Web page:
In a move to further push Prime Minister Malcolm Turnbull’s digital agenda, the Australian government has launched Digital Transformation Agency (DTA). It will be primarily responsible to expand government’s digital agenda and look after the improved capabilities of government services.
The Government is investing $254.7 million in the DTA to drive innovation and make it easier for individuals and businesses to access government services. Of the money allocated, $95.4 million will be used to establish the Digital Transformation Office (DTO) to ensure that all new and redesigned government services are simpler and easier to use and can be completed from start to finish online.
The DTO was established as an executive agency in July 2015 and its mission is to lead the transformation of government services to deliver a better experience for Australians. Further, the government will be forming a Digital Transformation Advisory Board, which includes private and public sector enterprises, providing practical and strategic advice to the minister’s office.
The DTO aims to put citizens first— it will lead the design, development and enhancement of government services, and better link online, telephone and face-to-face delivery channels. Angus Taylor, Assistant Minister for Digital Transformation announced the DTA and remarked,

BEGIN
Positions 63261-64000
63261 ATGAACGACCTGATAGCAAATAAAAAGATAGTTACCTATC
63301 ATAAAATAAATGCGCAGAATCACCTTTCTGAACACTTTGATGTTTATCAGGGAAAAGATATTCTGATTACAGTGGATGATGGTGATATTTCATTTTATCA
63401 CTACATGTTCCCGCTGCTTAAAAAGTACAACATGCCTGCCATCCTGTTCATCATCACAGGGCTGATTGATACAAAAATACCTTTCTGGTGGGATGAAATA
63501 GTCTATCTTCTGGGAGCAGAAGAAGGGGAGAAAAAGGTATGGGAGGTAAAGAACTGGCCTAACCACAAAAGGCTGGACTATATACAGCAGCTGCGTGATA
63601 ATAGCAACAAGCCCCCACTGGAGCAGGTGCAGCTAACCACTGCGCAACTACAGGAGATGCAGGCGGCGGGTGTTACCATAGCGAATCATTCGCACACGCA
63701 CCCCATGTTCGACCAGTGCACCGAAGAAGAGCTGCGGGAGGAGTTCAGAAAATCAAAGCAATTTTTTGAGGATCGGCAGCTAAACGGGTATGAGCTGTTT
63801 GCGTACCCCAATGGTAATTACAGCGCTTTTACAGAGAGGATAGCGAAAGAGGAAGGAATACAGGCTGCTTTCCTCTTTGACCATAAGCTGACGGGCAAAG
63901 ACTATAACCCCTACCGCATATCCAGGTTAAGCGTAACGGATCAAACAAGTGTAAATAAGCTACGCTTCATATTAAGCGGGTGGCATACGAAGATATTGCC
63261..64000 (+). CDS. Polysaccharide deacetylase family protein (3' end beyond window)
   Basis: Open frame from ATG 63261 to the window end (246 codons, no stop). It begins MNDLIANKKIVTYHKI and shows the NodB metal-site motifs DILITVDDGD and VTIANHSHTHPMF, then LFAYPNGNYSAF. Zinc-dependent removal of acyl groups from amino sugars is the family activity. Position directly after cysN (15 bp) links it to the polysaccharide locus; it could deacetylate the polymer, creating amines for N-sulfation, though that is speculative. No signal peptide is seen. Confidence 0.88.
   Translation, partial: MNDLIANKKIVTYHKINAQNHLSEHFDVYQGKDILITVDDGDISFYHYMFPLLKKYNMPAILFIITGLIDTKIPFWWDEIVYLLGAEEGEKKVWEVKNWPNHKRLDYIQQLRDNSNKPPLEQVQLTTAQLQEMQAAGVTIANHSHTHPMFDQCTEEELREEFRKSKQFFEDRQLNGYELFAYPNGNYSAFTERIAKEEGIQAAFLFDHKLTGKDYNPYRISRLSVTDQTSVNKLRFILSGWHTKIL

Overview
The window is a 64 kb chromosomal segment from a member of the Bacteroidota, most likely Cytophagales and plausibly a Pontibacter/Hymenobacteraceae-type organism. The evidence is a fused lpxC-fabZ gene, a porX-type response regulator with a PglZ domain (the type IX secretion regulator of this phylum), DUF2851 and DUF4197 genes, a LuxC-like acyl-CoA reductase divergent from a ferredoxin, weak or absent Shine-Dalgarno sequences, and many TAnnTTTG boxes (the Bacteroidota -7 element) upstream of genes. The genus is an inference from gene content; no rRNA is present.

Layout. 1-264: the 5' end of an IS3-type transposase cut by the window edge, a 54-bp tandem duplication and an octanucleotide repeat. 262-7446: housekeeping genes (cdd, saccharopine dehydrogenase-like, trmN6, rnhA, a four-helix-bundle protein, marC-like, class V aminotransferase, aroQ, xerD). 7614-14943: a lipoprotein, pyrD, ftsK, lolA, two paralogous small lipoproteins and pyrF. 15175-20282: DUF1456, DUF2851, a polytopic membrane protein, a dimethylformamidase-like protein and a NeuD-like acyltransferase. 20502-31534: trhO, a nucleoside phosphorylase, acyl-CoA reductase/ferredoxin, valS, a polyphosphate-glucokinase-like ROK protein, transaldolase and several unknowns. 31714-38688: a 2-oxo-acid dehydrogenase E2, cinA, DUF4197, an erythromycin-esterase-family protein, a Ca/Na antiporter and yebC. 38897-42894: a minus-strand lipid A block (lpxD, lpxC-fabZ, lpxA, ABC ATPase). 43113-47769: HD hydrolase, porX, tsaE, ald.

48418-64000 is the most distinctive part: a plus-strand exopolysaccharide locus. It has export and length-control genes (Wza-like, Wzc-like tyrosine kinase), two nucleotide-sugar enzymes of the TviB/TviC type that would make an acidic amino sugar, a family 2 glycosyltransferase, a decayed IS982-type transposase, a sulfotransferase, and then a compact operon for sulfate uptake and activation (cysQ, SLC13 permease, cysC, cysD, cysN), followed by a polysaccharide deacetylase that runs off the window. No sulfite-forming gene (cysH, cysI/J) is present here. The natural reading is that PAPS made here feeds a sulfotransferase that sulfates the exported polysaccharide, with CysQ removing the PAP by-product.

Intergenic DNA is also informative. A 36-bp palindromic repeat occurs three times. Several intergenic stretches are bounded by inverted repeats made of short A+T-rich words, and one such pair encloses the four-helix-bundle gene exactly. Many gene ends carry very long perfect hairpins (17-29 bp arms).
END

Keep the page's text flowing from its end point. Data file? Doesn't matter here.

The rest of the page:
We are more mobile, more connected, and more digitally-reliant than ever before. The government needs to consistently challenge itself, to ensure that world-leading practices are being employed to make Australians’ lives simpler.
Additionally, Taylor has called on IT industry body the Australian Information Industry Association (AIIA) to work with government on delivering the new agency’s services. According to Rob Fitzpatrick CEO at the AIIA, Australians expect the same level of service and digital capability from their government as they receive in their day-to-day lives from the private sector. He said,
We welcome these changes as a step in the right direction towards improving our government’s digital capabilities which should ultimately drive efficiencies between departments, save costs, deliver better services, and save our time.
Paul Shetler, who is currently CEO of the Digital Transformation Office, will take on a new role as Chief Digital Officer at DTA. Meanwhile, Nerida O’Loughlin – Deputy Secretary Content, Arts and Strategy at the Department of Communications and the Arts – will be the interim CEO of the new agency.
The DTO and all initiatives under it came about because of the need to perform better in the delivery of digital services and information and current, poor interaction with users which erodes public trust in Governments. Furthermore, users often have little choice when accessing government services as there is often no competition, the government therefore, has an ethical obligation to deliver the best quality services in the quickest time.